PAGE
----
This is an implementation detail, but...
Not all addresses are stored in memory. The processor also has registers, which can be used to store addresses. There are only a handful of registers which can be used this way, maybe 16 or 32, compared to the billions of bytes you can store in memory.
Variables in registers
Some variables will get stored in registers. If you need to quickly add up some numbers, for example, the compiler might use, e.g.,
%eax (which is a register on x86) to accumulate the result. If optimizations are enabled, it is quite common for variables to exist only in registers. Of course, only a few variables can be in registers at any given time, so most variables will need to get written to memory at some point.
If a variable is saved to memory because there aren't enough registers, it is called "spilling". Compilers work very hard to avoid register spilling.
int x = 3;
// x will probably just be stored in %eax, instead of memory
Variables on the stack
Commonly, one register points to a special region called the "stack". So a pointer used by a function may be stored on the stack, and the address of that pointer can be calculated by doing pointer arithmetic on the stack pointer. The stack pointer doesn't have an address because it's a register, and registers don't have addresses.
int x = 3; // address could be "stack pointer + 8" or something like that
The compiler chooses the layout of the stack, giving each function a "stack frame" large enough to hold all of that function's variables. If optimization is disabled, variables will usually each get their own slot in the stack frame. With optimization enabled, slots will be reused, shared, or optimized out altogether.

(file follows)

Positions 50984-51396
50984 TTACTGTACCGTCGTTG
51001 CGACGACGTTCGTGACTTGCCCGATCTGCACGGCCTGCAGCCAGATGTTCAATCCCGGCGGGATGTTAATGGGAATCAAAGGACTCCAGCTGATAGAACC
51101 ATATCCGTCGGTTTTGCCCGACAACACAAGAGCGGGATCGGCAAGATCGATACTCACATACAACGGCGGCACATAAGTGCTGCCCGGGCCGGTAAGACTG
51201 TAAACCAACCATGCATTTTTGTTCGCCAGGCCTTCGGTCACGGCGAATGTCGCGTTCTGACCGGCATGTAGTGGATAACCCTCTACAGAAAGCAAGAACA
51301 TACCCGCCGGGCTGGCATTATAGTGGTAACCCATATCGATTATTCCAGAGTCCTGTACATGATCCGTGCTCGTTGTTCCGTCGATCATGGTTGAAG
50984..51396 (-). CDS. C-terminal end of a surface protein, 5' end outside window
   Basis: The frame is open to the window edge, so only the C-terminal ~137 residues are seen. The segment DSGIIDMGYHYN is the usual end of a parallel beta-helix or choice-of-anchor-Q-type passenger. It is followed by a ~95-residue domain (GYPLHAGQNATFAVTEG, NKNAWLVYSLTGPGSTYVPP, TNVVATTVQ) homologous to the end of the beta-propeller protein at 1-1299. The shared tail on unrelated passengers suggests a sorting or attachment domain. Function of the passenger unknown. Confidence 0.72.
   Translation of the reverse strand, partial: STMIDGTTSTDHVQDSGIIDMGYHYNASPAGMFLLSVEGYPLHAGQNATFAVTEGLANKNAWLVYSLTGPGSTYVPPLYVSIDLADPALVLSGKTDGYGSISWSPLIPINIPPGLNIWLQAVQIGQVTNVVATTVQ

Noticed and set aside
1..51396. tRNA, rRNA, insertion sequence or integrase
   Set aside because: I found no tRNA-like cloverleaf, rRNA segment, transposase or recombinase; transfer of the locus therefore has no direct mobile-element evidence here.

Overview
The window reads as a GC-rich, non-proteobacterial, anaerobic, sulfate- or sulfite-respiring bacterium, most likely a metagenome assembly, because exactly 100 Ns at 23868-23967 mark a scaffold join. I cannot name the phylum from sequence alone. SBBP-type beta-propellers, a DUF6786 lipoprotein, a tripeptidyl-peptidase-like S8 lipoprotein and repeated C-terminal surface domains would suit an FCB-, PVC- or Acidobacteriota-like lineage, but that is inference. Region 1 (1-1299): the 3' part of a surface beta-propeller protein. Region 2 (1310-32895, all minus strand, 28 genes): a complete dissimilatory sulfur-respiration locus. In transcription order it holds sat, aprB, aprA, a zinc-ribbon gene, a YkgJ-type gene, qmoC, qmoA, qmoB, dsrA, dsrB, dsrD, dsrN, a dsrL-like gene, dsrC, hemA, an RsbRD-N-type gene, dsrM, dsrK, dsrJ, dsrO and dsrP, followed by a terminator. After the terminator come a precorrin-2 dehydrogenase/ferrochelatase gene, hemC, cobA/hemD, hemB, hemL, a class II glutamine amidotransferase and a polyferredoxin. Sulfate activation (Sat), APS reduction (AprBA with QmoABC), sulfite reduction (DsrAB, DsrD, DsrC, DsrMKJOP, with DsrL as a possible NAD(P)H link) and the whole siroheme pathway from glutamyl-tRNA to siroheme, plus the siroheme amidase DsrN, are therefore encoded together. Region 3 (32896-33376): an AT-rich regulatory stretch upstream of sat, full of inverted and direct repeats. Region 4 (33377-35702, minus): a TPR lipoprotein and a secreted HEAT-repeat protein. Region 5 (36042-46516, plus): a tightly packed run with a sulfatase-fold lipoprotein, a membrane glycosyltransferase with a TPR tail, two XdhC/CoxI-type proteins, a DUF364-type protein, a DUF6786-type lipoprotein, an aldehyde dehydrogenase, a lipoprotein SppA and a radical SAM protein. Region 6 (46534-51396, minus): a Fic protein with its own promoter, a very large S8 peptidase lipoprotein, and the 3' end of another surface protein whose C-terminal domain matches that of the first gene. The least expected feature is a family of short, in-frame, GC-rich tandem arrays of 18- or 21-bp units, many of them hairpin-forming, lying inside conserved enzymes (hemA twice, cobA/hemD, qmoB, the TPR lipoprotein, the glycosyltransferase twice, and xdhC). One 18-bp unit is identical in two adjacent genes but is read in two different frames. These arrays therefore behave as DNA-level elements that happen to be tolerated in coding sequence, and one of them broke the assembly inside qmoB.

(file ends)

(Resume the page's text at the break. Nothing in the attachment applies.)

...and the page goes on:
Variables at fixed addresses
Another alternative is to store data at a fixed location, e.g., "address 100".
// global variable... could be stored at a fixed location, such as address 100
int x = 3;
return x; // returns the contents of address 100
This is actually not uncommon. Remember, that "address 100" doesn't correspond to RAM, necessarily—it is actually a virtual address referring to part of your program's virtual address space. Virtual memory allows multiple programs to all use "address 100", and that address will correspond to a different chunk of physical memory in each running program.
Absolute addresses can also be used on systems without virtual memory, or for programs which don't use virtual memory: bootloaders, operating system kernels, and software for embedded systems may use fixed addresses without virtual memory.
An absolute address is specified by the compiler by putting a "hole" in the machine code, called a relocation.
return x; // returns the contents of address ???
// Relocation: please put the address of "x" here
The linker then chooses the address for
x, and places the address in the machine code for
Variables relative to the program counter
Yet another alternative is to store data at a location relative to the code that's being executed.
// global variable... could be stored at address 100
int x = 3;
// this instruction might appear at address 75
return x; // returns the contents of this address + 25
Shared libraries almost always use this technique, which allows the shared library to be loaded at whatever address is available in a program's address space. Unlike programs, shared libraries can't pick their address, because another shared library might pick the same address. Programs can also use this technique, and this is called a "position-independent executable". Programs will be position-independent on systems which lack virtual memory, or to provide additional security on systems with virtual memory, since it makes it harder to write shell code.
Just like with absolute addresses, the compiler will put a "hole" in the machine code and ask the linker to fill it in.
return x; // return the contents of here + ???
// Relocation: put the relative address of x here